Recently, I had a self portrait contest on Facebook. Well, guess what? Over 100 people entered! I asked Sean Corcoran, curator of prints and photographs at The Museum of the City of New York to be my co-judge for this contest. Having a big macha like Sean judging with me probably helped the turnout. Sean is not only a great guy, but a true lover of photography. It was a pleasure working with him on deciding a winner for this contest. I think this may have been the toughest contest to judge so far. Many excellent photographs were submitted. It took us a while, but we found a winner.
The winner is Don Hudson. I have to admit my ignorance, right here and now. I did not know Don's work and neither did Sean, but did we pick a winner this time! Don Hudson is not a good photographer; he's an amazing photographer. I love his work and am now a big fan. Here is a chance for everyone to get to see Mr. Hudson's work and hear what he has to say. Pay attention folks! This guy is the real deal.
Hi Don...Lets just get right into it.
Who were your first photographic influences?
I'm not sure where the initial bug came from. For all I know, it could be some sort of genetic predisposition. What I remember is, when I was an early teenager, my family went on a vacation to Florida, I wanted to be the one photographing the trip. I still have those pictures. A little later on, when I got to high school in the late sixties, I became friends with a couple of other photographers who shot for the yearbook and introduced me to the darkroom.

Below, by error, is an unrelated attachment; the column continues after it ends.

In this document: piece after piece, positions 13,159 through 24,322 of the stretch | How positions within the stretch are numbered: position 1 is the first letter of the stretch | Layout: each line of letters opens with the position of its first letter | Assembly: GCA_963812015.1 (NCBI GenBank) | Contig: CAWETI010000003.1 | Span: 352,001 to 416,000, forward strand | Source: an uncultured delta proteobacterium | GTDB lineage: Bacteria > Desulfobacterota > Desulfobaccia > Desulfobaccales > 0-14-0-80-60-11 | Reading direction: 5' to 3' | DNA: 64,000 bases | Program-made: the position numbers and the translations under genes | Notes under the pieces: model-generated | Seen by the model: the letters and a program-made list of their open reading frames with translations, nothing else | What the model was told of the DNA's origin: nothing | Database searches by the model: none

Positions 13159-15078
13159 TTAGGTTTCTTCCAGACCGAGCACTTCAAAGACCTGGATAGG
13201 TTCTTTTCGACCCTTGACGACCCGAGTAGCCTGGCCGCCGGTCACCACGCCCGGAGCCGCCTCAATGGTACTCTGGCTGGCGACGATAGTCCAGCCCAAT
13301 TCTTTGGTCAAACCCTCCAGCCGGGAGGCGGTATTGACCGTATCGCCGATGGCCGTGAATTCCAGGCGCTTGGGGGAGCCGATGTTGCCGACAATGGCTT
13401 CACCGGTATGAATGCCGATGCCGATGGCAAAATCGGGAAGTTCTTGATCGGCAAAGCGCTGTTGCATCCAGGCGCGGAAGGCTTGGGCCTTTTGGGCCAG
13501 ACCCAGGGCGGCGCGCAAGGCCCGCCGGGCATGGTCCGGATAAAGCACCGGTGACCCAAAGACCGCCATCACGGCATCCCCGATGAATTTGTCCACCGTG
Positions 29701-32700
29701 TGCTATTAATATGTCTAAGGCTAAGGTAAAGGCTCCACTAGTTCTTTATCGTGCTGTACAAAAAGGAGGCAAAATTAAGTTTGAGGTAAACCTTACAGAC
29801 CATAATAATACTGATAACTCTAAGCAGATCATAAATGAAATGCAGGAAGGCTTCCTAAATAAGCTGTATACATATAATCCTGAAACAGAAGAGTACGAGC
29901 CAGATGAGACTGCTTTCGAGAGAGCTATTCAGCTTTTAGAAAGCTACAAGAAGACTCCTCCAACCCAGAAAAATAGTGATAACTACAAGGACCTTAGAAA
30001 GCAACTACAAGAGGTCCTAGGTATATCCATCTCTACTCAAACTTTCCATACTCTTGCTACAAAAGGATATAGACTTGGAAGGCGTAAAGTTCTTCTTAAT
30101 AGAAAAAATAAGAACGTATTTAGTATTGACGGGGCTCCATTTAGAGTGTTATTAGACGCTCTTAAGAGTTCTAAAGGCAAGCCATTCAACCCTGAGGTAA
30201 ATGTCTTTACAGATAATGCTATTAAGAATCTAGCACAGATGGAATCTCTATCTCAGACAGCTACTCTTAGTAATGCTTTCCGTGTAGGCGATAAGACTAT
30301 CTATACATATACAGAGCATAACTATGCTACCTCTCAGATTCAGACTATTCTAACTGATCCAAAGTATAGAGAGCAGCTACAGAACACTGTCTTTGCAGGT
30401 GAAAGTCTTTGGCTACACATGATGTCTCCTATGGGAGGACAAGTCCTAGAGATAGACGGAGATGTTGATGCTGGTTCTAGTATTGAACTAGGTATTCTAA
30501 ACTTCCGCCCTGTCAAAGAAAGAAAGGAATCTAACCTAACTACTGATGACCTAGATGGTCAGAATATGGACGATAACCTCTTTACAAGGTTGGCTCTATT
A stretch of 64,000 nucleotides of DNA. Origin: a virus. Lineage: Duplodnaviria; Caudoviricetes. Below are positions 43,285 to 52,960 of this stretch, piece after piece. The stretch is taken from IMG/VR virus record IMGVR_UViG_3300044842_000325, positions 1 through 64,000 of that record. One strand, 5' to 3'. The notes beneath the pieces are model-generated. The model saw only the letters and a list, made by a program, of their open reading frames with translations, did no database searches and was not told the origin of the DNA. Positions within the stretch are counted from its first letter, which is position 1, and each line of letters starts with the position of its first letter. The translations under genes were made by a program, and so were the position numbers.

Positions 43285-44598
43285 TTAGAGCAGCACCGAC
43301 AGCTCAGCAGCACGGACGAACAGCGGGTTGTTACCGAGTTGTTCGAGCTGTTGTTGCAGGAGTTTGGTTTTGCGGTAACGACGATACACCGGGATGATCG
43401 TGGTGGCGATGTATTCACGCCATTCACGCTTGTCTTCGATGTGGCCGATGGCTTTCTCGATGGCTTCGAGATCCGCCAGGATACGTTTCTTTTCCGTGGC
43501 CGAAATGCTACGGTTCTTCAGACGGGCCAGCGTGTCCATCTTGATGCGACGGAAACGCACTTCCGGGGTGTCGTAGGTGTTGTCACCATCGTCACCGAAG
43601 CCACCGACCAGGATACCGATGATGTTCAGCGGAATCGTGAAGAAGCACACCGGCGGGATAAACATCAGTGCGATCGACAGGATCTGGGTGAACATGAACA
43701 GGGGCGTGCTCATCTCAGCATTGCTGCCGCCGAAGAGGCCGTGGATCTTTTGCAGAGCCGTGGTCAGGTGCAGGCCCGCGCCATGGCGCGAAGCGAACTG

I was (and still am) a big introvert. The high school social scene was something I never felt comfortable with, but the darkroom? That became a place where my true self could expand! It was both a sanctuary from the pressures of the outside world and a space that allowed for a creative experimentation with the medium. At the time, it was less about the camera image as about a unique representation of a particular time and space and having fun with the materials. I did all the classic darkroom tricks: solarization, high contrast, blowing up small sections of the negative, even burning part of the negative. Those two guys, who encouraged me to build my own darkroom, were my first big influences. They also suggested the sense of camaraderie that was possible within the game of photography.
How do you classify the type of photography you do?
A little more background: After high school and three years of fooling around at college, I came to a realization that photography was about the only thing I really liked to do. I decided to go to art school. While I was there, I began to study both the history of photography and learn the technical skills necessary for proper processing. This education and knowledge led me to a profound respect for how the camera and film could describe the world of surfaces before me. So much so, that from that point until today, I can not alter what the camera has seen.